Playing solo on any instrument is an exciting challenge and the guitar offers, as Beethoven put it, “an orchestra in your lap,” a vast array of sounds and colours. I like to employ contrasting registers and timbres for orchestral effect, creating the kind of “conversations” one is accustomed to experiencing between instruments.

Solo playing also offers unique challenges and opportunities with regards to rhythm: while a solo performer is released from following or intentionally juxtaposing the common rhythmic thread, s/he must discover, alone, ways to sustain interest and momentum. The forward moving rhythms of the jazz, swing, tradition are present on this recording, as are “even-eighth” rhythms, and sometimes the two are juxtaposed within a work. I frequently use changing metres, and purposely, while in a metre, drop/add beats to create interest. I often imply the time rather than lay it down specifically, emphasizing the plasticity inherent in rhythm (from the Greek, rythmos, meaning flow), over more metronomically based timing. This “bending” of the time is something that I am very fond of, and my work as a practitioner of Dalcroze Eurhythmics – a hands-on, movement & music approach to education that emphasizes how the elastic flow of musical rhythm is rooted in bodily movement—has without doubt greatly informed my approach to performing.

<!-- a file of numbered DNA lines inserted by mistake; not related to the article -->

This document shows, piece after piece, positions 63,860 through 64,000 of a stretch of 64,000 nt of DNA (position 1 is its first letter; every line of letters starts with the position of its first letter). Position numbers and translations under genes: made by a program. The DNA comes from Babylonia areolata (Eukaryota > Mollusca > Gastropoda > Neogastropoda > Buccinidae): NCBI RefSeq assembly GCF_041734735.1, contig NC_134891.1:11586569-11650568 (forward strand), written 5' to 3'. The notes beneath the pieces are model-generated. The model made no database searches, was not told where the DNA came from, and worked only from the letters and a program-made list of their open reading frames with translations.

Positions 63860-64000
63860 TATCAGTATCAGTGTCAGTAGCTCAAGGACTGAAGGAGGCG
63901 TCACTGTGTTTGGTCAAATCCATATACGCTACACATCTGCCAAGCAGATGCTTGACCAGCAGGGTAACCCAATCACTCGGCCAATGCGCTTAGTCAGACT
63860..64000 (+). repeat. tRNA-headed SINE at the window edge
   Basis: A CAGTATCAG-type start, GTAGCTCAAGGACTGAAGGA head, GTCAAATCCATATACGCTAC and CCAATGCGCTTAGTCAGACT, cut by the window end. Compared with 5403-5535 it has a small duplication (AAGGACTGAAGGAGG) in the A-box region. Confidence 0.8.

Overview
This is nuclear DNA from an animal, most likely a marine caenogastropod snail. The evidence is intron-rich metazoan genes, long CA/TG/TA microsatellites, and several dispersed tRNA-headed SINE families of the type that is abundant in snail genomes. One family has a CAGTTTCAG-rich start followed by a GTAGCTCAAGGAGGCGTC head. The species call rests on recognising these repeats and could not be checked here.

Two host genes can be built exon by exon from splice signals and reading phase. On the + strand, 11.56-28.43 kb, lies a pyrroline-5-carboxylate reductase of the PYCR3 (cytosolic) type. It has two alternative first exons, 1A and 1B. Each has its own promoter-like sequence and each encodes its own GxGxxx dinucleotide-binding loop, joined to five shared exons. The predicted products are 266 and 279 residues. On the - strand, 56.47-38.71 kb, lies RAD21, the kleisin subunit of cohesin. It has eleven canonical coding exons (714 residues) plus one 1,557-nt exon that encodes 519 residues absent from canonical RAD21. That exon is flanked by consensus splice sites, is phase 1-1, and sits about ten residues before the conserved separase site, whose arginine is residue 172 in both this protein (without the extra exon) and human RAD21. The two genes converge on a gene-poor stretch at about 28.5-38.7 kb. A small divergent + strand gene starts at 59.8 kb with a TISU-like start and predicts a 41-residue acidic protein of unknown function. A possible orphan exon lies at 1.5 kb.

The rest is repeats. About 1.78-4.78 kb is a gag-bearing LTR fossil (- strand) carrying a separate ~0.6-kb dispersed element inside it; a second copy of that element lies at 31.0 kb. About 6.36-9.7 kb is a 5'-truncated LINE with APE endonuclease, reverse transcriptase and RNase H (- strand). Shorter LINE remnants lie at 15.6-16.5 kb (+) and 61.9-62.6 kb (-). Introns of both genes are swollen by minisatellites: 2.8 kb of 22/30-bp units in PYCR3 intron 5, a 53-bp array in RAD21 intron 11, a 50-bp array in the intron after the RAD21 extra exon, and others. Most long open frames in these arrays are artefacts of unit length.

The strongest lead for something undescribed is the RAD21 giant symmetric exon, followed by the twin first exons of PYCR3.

The classical guitar is not a big sounding instrument in the way a piano (or trumpet!) can be, and my wish is to invite you, the listener, into my intimate, orchestral, world; if I can draw you into my quietest moments, I can hopefully make the guitar appear to be very grand too. You may experience music of a wide dynamic and emotional range, and my desire is that my music will inspire you on your journeys, musical and otherwise.

Brian Katz, Paris, August 2012

Examples of Track Notes:

Track 1 You Too 6:38
Brian Katz (Lilah Music/SOCAN)
You Too weaves aspects of folk-style finger-picking into a rich, multi-influenced, harmonic fabric. The sentiment is simple: one says to another, “Take care,” and the other responds, “You too.”

2. Yellow Streams (Improvisation) 3:02 Brian Katz (Lilah Music/SOCAN)
This improvisation is based on a single melodic motif, spun out and interwoven with lush harmonies.

4. Danza 1:55
Anon. arr. Brian Katz (Lilah Music/SOCAN)